It’s been a crazy day of running around, trying to tie up some loose ends and get back on the road to Texas. I can’t wait to take my Laura down to the heart of everything Entertainment Lighting!
Sometimes people laugh and tease, “Daphne what have you NOT thought about lighting?” Well, I admit, I there is something… It never occurred to me I could be a concert lighting designer for Legos before. And having seen this video, I have no idea why not! Dylan Woodley, the 17-year-old creator of this video made a spectacular concert lighting design for this stop motion lego phenomenon:
I especially love all of the references to the original music video’s lighting design. Dylan used lighting fixtures as visible set pieces like in the original video, starting from the first moment when drum hits and back light bumps align. He also references more subtle uses of lighting in the film below, particularly color. In the band’s music video, when the performance faces an audience for the first time, blues and purples are added to the lighting palette. Dylan also added a similar color scheme to the band’s lighting around 1 minute 30 seconds. Check out the original music video below:
Good morning, everyone! I hope that you slept well, dreamed colorfully, and awoke to a beautiful day!
Here’s something absolutely wonderful to start your day – some art, some light, and some awesome.
Thanks, LED Light Ray!
There has been a lot of research going on over at the JimOnLight.com World HQ – lots of video research, moving picture content, and just general shifting image stuff. The project will be monstrously enormous, to make up a modifier, but it’s all in good fun.
You have to see this – the video below is John Whitney‘s video, called “Catalogue,” from 1961. Whitney was an animator who is considered by many to be the Father of Modern Computer Graphics.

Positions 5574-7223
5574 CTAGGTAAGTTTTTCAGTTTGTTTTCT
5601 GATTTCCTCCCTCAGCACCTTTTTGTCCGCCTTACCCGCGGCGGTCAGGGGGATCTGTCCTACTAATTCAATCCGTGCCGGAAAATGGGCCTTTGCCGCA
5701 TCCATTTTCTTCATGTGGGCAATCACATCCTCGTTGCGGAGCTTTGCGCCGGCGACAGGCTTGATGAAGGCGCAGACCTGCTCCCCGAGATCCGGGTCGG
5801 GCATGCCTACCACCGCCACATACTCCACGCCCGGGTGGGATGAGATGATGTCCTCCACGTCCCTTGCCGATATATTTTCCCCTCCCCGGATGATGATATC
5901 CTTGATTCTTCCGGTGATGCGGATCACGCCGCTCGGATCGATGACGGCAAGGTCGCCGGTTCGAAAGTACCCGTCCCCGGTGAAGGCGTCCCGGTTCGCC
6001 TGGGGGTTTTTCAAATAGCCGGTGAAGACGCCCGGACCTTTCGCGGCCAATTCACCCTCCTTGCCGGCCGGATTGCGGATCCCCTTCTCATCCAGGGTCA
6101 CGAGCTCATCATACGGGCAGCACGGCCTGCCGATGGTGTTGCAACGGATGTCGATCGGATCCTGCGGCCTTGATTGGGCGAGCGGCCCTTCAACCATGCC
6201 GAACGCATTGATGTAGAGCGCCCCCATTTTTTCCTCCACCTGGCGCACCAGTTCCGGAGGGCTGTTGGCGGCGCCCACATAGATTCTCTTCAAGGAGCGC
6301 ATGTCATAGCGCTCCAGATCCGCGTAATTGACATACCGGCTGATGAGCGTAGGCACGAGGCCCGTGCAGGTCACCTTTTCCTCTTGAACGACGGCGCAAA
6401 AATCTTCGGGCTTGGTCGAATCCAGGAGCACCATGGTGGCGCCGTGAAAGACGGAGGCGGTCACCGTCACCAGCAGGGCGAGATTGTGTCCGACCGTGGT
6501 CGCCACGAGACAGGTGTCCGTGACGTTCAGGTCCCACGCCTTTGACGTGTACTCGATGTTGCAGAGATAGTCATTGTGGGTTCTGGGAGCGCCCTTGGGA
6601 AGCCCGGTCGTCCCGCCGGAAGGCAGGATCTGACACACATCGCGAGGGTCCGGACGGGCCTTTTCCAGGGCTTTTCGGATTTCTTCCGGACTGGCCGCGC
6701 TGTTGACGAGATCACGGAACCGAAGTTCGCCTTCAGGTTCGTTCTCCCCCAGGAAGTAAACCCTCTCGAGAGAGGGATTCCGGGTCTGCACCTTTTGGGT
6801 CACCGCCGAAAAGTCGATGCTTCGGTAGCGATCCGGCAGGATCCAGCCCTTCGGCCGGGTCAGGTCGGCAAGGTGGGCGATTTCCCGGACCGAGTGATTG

Here’s another one, called Arabesque (from 1975):
Imagine something like this projected over a whole city…
When I was in grad school, I took this class called “Digital and Physical Light,” which was a grad seminar class between the lighting designers in the School of Theatre and the grads in the ACCAD (the Advanced Center for Computing and Design). The ACCAD kids were the future of animation and digital lighting – Maya people, animators, etc – and it was interesting to see light from an animation side. I gained a lot of respect for those digital lighters that semester.
The above rambling is relevant to the article because a bunch of animators and digital lighting designers are rumored to lose their jobs today – EA Games’ developer Pandemic Studios in LA is possibly laying off 200 people today. This is in part to some cutbacks EA is having. Isn’t it weird to read about light in video game news?!
EA just ponied up $300 million bucks to buy “social game developer” Playfish, a company that develops games for the iPhone, Android, and Facebook platforms. Why they would do that seems fairly obvious, being that it’s a huge market and all. James Riccitiello, EA’s CEO, said that “EA is performing well, with quality, sales and segment share up so far this year. We are making tough calls to cut cost in targeted areas and investing more in our biggest games and digital businesses.”
It sucks that the holidays show up, and people lose their jobs. It sucks any time of year that people lose their jobs – it just sucks even more for me when it’s cold out. Thanksgiving and Christmas are around the corner.
You gotta love the economy. I wonder how those Goldman Sachs bonuses are going to be this Christmas.
Jim On Light's primary writer is Jim Hutchison, Chief Design Consultant of Alive Lighting. Jim has several years of experience in the Entertainment Lighting industry. Jim is a member of USA Local 829.
This guy keeps us running. Fox is our Chief Web Strategist by night. By day, he is the Lead Electrics Technician for Cirque du Soleil's KA. He also writes most of our safety related content.